|What is Early Intervention?
Early intervention is a system of coordinated services that promotes the child's growth and development and
supports families during the critical early years. Early intervention services to eligible children and families are
federally mandated through the Individuals with Disabilities Education Act.
Starting with a partnership between parents and professionals at this early stage helps the child, family and
community as a whole.
Early intervention services delivered within the context of the family can:
• Improve both developmental and educational gains;
• Reduce the future costs of special education, rehabilitation and health care needs;
• Reduce feelings of isolation, stress and frustration that families may experience; and
• Help children with disabilities grow up to become productive, independent individuals.
The earlier children with or at risk of disabilities receive assistance and the sooner their families receive
support towards their children's development, the farther they will go in life.
Early Intervention Steps
1. Referral – (unless parent objects)
- Referral source or parent suspects child of having developmental delay or disability.
- Family informed of benefits of Early Intervention Program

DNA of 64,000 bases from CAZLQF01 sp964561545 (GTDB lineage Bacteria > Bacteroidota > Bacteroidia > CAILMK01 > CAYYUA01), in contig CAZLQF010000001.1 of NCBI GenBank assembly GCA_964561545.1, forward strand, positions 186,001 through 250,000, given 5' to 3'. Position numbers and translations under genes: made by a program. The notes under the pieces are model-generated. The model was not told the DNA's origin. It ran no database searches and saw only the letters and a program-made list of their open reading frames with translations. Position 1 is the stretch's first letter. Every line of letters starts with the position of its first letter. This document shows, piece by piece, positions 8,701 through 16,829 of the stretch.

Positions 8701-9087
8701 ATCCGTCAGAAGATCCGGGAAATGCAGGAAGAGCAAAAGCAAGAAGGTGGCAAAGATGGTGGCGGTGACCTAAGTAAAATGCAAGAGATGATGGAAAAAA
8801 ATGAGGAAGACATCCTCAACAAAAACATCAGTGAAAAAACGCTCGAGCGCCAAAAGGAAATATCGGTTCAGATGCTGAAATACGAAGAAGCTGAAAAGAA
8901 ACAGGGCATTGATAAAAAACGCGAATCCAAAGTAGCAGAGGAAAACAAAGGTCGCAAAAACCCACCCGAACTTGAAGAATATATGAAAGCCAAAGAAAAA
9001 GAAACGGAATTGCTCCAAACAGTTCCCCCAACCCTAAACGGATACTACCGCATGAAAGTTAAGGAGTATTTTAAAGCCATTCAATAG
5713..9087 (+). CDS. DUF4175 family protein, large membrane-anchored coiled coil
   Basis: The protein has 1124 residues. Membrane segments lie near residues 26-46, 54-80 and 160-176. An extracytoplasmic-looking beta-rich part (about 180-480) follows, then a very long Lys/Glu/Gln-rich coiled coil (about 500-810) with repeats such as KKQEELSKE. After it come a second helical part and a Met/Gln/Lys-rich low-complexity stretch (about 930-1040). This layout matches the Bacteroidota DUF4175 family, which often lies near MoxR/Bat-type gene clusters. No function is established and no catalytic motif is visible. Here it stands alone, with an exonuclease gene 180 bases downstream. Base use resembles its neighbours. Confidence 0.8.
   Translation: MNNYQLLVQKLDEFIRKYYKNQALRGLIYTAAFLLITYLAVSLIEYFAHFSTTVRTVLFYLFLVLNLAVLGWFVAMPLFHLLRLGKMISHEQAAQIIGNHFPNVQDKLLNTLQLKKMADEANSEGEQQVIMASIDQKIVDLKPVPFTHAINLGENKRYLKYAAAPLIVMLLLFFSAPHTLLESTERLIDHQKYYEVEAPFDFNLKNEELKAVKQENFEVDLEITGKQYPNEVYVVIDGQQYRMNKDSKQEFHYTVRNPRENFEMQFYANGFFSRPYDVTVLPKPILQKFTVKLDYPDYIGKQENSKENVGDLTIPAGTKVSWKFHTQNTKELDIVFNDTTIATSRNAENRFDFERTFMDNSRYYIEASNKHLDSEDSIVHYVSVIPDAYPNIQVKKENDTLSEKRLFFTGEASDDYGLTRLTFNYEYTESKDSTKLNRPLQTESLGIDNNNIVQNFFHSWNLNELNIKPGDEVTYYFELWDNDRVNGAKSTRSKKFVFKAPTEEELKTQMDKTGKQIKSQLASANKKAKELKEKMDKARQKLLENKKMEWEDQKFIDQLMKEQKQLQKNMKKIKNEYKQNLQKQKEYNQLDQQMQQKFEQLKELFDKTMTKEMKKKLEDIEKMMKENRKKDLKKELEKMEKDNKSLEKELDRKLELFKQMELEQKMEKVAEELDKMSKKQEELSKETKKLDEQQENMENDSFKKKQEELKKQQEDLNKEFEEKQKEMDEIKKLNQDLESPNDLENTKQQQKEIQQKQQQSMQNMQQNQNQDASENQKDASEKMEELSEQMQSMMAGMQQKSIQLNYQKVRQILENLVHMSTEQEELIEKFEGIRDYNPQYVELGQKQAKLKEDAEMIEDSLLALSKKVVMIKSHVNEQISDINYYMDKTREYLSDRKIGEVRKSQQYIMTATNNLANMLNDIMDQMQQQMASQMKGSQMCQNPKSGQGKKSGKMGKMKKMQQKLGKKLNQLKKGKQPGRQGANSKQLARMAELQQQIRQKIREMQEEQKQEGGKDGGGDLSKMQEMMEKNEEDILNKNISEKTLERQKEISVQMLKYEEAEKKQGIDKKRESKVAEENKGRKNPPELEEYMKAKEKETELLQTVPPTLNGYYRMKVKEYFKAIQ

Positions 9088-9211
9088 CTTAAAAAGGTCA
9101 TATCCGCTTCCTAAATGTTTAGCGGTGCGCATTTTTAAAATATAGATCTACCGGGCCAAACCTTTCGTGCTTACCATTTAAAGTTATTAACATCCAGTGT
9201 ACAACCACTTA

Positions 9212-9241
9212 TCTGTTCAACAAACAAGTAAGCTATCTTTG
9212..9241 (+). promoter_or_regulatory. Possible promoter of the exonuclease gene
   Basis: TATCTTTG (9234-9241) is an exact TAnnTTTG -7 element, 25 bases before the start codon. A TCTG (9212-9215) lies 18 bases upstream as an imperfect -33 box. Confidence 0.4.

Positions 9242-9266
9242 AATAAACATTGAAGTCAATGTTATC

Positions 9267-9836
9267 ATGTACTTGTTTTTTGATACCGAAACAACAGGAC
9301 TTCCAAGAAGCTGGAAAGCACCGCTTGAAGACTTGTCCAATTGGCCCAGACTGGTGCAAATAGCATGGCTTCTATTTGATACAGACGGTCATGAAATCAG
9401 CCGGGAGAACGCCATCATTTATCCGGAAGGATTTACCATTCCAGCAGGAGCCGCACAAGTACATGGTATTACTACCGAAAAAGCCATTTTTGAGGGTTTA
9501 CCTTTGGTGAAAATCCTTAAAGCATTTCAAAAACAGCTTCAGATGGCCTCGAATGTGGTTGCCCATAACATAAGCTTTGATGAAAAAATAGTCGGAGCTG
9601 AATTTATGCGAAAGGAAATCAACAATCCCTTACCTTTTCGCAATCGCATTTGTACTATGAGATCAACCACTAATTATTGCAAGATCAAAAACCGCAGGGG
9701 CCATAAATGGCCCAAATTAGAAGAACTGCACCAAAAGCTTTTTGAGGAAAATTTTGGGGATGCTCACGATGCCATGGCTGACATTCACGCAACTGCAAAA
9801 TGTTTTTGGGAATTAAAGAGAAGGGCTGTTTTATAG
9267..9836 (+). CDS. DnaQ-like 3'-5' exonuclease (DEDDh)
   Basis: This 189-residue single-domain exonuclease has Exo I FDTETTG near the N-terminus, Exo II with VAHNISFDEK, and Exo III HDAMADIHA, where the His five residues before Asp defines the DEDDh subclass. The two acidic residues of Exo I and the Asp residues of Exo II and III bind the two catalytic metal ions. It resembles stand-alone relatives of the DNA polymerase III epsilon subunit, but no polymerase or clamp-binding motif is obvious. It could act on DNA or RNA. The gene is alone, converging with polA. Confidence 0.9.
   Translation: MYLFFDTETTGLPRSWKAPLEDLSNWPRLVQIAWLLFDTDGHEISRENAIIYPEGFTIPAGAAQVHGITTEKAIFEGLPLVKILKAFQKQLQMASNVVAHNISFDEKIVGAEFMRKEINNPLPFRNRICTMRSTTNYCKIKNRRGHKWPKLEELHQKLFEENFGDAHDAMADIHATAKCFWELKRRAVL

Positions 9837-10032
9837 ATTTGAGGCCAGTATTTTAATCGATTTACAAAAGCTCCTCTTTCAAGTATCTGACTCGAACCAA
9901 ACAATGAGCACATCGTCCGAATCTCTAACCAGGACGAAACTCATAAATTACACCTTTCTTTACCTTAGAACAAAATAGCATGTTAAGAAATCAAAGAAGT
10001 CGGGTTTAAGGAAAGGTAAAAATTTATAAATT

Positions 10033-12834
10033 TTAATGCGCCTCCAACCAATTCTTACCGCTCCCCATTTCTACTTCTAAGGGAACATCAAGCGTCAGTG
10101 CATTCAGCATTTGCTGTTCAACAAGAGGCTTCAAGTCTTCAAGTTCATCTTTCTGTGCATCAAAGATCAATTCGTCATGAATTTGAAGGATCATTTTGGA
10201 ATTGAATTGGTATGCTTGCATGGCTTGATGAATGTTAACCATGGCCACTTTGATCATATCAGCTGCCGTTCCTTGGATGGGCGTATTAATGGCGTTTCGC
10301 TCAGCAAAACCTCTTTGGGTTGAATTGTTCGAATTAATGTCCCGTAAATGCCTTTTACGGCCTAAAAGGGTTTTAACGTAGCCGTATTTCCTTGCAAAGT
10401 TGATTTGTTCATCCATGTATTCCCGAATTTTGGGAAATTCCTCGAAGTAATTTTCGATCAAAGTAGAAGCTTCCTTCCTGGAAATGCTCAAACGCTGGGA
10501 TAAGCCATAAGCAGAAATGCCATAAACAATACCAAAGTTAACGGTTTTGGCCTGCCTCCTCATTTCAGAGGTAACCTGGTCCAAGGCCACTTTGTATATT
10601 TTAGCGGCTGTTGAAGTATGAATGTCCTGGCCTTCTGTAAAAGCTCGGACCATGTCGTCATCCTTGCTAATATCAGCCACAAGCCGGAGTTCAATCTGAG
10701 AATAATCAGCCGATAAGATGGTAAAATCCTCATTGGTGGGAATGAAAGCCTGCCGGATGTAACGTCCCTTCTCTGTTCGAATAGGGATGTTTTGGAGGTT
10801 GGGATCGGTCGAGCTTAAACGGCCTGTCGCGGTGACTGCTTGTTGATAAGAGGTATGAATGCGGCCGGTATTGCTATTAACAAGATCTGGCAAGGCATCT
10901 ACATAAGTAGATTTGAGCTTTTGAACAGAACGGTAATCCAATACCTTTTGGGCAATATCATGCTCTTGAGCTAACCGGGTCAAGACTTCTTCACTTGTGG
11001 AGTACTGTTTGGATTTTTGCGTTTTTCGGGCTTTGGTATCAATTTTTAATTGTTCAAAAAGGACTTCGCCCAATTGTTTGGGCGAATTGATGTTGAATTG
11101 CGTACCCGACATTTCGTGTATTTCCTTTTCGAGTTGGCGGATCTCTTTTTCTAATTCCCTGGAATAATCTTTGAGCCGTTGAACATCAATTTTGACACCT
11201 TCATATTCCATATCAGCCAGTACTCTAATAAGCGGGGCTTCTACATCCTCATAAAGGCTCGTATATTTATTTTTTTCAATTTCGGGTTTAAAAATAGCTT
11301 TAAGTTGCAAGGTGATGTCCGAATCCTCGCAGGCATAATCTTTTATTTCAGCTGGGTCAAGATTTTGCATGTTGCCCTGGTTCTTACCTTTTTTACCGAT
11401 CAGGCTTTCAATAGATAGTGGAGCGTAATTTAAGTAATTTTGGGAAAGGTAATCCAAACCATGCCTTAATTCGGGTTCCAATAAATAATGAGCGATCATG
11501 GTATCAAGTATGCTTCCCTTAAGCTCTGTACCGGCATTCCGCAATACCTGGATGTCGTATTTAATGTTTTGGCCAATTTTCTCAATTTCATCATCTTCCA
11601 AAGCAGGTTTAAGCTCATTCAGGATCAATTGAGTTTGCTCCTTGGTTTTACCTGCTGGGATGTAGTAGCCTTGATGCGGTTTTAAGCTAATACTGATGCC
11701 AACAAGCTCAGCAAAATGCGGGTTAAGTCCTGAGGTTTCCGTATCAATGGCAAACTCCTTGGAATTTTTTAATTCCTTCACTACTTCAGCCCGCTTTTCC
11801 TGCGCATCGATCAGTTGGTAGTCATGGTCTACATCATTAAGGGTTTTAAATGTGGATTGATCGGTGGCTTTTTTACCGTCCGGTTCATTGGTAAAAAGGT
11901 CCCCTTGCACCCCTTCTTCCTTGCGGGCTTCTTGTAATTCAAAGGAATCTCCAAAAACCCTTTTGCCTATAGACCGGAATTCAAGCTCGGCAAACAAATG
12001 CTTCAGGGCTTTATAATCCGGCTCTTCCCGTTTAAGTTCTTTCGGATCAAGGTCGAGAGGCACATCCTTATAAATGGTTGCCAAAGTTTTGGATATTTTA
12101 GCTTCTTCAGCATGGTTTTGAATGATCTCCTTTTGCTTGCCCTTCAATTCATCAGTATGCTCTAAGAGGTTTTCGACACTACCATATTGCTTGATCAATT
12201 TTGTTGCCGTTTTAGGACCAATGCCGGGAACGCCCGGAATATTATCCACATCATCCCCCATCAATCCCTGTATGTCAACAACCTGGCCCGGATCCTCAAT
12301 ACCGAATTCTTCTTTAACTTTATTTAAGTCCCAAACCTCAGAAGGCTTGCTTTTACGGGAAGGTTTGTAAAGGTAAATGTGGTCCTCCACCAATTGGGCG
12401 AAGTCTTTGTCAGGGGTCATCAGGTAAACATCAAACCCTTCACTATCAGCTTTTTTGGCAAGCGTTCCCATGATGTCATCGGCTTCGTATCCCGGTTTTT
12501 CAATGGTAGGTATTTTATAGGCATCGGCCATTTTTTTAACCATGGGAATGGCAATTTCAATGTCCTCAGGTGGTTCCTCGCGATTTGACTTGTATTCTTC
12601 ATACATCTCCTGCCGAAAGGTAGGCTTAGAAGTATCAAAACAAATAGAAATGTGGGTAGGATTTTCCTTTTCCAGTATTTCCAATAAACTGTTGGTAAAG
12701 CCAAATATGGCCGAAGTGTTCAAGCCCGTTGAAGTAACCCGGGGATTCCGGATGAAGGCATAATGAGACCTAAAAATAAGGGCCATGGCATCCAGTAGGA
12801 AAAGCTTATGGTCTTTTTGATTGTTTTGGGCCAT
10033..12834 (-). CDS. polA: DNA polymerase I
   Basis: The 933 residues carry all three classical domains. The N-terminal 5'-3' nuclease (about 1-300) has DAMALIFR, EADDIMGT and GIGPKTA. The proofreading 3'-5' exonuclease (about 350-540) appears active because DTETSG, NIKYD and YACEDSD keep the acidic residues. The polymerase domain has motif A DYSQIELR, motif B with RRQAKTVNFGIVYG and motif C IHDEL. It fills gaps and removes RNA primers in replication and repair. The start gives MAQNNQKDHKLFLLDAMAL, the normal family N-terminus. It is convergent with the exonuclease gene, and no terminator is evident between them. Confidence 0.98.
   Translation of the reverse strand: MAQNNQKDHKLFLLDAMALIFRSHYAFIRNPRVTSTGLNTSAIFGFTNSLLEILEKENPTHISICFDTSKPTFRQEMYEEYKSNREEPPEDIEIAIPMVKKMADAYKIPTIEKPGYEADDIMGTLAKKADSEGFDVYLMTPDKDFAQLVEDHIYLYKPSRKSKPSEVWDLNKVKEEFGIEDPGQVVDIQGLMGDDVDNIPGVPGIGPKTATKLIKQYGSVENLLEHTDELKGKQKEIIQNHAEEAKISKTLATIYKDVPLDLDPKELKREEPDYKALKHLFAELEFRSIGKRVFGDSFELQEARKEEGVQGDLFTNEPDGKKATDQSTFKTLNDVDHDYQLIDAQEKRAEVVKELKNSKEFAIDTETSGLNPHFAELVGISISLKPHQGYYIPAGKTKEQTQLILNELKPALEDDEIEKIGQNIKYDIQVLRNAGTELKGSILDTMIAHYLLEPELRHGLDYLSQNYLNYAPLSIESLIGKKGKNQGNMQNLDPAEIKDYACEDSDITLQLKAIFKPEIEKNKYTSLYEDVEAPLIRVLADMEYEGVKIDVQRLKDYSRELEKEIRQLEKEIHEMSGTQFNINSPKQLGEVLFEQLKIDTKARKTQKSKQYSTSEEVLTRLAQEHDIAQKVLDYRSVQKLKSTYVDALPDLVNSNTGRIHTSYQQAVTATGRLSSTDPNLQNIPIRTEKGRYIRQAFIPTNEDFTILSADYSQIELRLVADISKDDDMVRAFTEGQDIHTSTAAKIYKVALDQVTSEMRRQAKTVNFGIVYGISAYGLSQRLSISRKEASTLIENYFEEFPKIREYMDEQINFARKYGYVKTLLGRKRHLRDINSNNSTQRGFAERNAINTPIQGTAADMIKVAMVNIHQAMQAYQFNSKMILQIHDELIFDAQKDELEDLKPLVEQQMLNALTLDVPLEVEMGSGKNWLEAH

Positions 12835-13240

- Child referred to EIO ( Early Intervention Official) within 2 days of identification
- Early intervention Official assigns Initial Service Coordinator
2. Initial Service Coordinator
- Provide information about EIP (Early Intervention Program)
- Inform family of rights
- Review list of evaluators
- Obtain insurance/Medicaid information
- Obtain other relevant information
3. Evaluation – (with parents’ consent)
- Determine eligibility
- Family assessment, optional
- Gather information for IFSP (Individualized Family Service Plan)
- Summary and report submitted prior to IFSP
4. The IFSP Meeting – (if child is eligible)
- Family identifies desired outcomes
- Early Intervention services specified
- Develop written plan
- Family and EIO agree to IFSP
5. Early Intervention Services:
• Assisting technology devices and services - equipment and services that are used to improve or
maintain the abilities of a child to participate in such activities as playing, communication, eating or moving.
• Audiology - identifying and providing services for children with hearing loss and prevention of hearing
• Family training - services provided by qualified personnel to assist the family in understanding the
special needs of the child and in promoting the child’s development.
• Medical services - only for diagnostic or evaluation purposes.